Modern Existentialism with Nathan Fielder

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This weekend, HBO Max premieres the fifth and penultimate episode of Nathan Fielder’s eccentric and -consequently- controversial series, Los Essays -The rehearsal-. The production, which constantly plays to navigate between the limits of documentary and fiction -following the trail started by Jean Rouch in The Human Pyramid-, starts from a premise, already extreme, that it will try to stretch to the limit: ¿ Would it be easier to face our social conflicts if we had the opportunity to rehearse them?

The creator, Nathan Fielder, who finished Nathan for you 5 years ago and produces How to with John Wilson, decides to help the participants of the series -reality show style- by making them repeat recreations identical to the conflict they want to face, with professional interpreters that pretend to be the people involved and a set that replicates in detail the space in which the situation will take place.

It is difficult to conceptualize the proposal due to how surreal and absurd it can be, in a documentary key, but the pilot effectively summarizes the rules of the game that will be developed throughout the season. The first chapter shows a professor who wants to confess to his friend that he does not have a postgraduate degree, so Nathan, to help him, will faithfully recreate the bar they usually frequent, hire extras to fill it, and they will rehearse all possible resolutions with an actress. that may be triggered to try to make the final situation as traumatic as possible.

In the era of simulation culture, this game of mirrors, which easily recalls Charlie Kaufman -and more specifically his Synecdoche, New York-, proposes an even more perverse distortion of Peter Weir’s The Truman Show, in which the action is starred by something like the showrunner who would direct the Machiavellian program that followed Jim Carrey, but characterized by an endearing -and sometimes arrogant- shyness fueled by his paradoxical search for affection.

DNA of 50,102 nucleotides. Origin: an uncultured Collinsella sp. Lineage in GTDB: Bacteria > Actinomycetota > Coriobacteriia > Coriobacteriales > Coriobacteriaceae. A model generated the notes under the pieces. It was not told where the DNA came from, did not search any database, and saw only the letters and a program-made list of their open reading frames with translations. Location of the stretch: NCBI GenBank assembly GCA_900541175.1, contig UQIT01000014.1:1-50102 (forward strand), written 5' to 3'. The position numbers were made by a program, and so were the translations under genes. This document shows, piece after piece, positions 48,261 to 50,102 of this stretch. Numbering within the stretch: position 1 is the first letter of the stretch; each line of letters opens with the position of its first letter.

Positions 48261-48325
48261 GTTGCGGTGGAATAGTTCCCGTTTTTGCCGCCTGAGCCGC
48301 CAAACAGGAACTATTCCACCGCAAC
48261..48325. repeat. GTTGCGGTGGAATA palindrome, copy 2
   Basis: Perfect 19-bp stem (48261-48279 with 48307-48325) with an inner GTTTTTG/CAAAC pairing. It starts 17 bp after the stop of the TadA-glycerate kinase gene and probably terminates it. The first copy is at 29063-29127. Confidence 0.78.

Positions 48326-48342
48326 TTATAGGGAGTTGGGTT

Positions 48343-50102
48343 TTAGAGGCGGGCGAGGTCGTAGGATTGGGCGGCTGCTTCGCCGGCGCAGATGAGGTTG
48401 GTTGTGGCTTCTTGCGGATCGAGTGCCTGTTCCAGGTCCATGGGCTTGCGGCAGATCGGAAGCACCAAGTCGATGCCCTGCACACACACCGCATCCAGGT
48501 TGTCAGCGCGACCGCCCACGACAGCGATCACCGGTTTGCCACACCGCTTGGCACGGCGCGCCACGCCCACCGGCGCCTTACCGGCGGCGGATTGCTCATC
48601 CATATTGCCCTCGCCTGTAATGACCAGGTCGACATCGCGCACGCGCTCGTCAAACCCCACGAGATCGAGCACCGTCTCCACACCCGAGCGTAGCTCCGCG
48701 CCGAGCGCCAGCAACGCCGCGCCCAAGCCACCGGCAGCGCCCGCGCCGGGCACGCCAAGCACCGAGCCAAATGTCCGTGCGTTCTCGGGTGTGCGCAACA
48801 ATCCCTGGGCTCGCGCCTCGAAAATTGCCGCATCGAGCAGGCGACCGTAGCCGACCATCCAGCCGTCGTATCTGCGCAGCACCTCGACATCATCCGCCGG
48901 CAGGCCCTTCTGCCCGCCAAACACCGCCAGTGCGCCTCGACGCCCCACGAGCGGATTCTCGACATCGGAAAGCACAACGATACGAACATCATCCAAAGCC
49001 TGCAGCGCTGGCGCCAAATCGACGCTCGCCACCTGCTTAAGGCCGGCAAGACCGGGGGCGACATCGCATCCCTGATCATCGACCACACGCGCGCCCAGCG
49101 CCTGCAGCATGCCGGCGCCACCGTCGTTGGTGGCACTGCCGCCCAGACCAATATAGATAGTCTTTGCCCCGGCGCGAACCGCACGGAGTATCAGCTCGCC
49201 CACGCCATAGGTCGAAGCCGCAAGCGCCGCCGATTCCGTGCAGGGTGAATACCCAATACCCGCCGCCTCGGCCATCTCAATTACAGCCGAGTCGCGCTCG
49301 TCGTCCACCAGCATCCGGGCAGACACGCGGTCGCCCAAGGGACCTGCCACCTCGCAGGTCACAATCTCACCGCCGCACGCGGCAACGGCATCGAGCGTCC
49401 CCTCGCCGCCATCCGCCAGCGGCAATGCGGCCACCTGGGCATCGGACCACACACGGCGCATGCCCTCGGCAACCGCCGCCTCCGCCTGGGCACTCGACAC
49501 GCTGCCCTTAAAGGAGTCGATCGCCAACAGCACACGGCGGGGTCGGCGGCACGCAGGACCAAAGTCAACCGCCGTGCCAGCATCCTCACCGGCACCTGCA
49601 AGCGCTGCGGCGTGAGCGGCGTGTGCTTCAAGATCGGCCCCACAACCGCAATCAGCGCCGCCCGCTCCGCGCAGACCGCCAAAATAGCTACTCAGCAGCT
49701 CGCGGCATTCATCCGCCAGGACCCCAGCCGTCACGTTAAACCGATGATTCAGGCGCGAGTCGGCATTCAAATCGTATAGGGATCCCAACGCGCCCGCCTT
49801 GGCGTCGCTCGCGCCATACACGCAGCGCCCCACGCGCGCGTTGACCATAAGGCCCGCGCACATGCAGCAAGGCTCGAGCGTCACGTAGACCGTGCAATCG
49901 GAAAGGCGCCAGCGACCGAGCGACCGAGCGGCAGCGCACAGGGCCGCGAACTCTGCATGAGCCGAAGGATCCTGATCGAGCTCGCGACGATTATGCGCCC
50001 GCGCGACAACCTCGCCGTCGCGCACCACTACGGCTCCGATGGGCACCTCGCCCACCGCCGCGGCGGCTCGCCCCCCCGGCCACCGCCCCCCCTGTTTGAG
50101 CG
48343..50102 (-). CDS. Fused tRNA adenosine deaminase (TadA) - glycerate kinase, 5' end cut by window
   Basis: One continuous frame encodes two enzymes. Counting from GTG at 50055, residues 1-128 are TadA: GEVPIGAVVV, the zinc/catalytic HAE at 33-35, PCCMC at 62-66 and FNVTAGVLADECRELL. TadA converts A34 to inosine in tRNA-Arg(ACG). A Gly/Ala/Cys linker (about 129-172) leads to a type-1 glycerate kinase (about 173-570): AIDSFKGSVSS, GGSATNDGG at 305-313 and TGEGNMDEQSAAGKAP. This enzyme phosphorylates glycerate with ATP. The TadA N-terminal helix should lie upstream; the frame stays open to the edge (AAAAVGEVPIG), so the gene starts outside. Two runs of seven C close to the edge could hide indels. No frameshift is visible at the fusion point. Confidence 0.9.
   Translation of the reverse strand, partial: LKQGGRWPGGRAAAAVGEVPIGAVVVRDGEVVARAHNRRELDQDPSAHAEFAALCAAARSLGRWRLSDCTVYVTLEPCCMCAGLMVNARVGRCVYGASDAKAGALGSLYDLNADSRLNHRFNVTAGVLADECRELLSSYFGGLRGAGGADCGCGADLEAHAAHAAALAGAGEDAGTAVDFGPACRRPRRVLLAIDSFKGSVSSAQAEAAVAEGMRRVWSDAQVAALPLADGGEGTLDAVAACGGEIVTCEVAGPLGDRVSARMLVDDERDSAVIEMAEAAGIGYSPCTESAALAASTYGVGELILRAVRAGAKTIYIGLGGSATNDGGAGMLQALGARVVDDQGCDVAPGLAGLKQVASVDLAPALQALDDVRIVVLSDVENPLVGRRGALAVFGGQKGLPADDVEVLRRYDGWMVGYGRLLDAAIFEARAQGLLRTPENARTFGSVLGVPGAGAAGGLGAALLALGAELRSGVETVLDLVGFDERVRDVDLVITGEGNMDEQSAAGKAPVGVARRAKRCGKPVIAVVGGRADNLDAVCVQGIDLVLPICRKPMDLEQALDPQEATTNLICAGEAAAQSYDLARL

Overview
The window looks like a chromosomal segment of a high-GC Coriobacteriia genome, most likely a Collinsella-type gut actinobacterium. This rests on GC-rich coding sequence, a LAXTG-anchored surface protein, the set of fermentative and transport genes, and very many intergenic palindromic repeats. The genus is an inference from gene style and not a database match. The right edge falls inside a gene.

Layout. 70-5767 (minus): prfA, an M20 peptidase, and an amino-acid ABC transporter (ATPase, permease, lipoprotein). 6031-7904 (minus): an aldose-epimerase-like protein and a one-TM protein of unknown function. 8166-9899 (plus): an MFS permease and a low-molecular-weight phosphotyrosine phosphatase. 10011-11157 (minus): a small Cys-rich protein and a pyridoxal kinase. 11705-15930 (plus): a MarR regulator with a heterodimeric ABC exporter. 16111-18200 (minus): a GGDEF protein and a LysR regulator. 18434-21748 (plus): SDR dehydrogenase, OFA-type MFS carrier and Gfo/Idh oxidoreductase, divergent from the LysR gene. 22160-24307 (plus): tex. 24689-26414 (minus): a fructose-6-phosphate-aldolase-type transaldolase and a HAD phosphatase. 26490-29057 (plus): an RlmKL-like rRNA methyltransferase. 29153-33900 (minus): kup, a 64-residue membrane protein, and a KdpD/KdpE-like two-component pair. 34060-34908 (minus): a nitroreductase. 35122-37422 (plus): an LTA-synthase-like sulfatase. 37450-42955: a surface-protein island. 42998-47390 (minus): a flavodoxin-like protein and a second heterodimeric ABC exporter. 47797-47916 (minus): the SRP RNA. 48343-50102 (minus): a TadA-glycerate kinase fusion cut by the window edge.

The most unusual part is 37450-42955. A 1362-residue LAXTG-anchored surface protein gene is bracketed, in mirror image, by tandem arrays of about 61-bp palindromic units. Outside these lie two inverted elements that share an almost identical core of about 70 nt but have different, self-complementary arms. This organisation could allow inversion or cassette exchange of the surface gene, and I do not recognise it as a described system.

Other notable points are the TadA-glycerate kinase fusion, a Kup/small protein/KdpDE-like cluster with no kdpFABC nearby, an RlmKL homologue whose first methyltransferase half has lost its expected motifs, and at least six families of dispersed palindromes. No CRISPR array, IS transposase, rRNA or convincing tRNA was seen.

The series is a macabre staging of what the cognitive-behavioral group calls overthinking or rumination, a Judorowskian psychodrama that plays at twisting the loop to infinity, an exercise in metalanguage that uses ingenuity to delve into human behavior and that, through of the documentary genre, updates the contemporary crisis of reality trying to find truth in the most artificial corners.

The New Yorker criticized The Trials denouncing Nathan’s treatment of his participants, who, seeking help, end up turned into caricatured puppets from La Mirada -in capital letters- of the neurotic protagonist. Nacho Vigalondo, who before being a filmmaker and/or late night host worked on the second edition of Big Brother, commented on the article on Twitter «Why does no one ever say that people who appear in a reality show normally COBRA ?». The series proposes, from its apparent genuineness, an ethical debate on the limits in which it is difficult to position oneself.

Beyond the cruelty or benevolence of Nathan’s social experiment, HBO Max’s commitment to producing such a different proposal is surprising, a rarity whose budget does not seem to have limits either, and manages to materialize the rhizomatic loops of self-awareness in a physical, tangible and especially visual. In two weeks the final episode of The Trials will be released, and it will be possible to discover if the metanarrative chaos is headed somewhere and if Nathan’s goal of encompassing the unapproachable is achieved.


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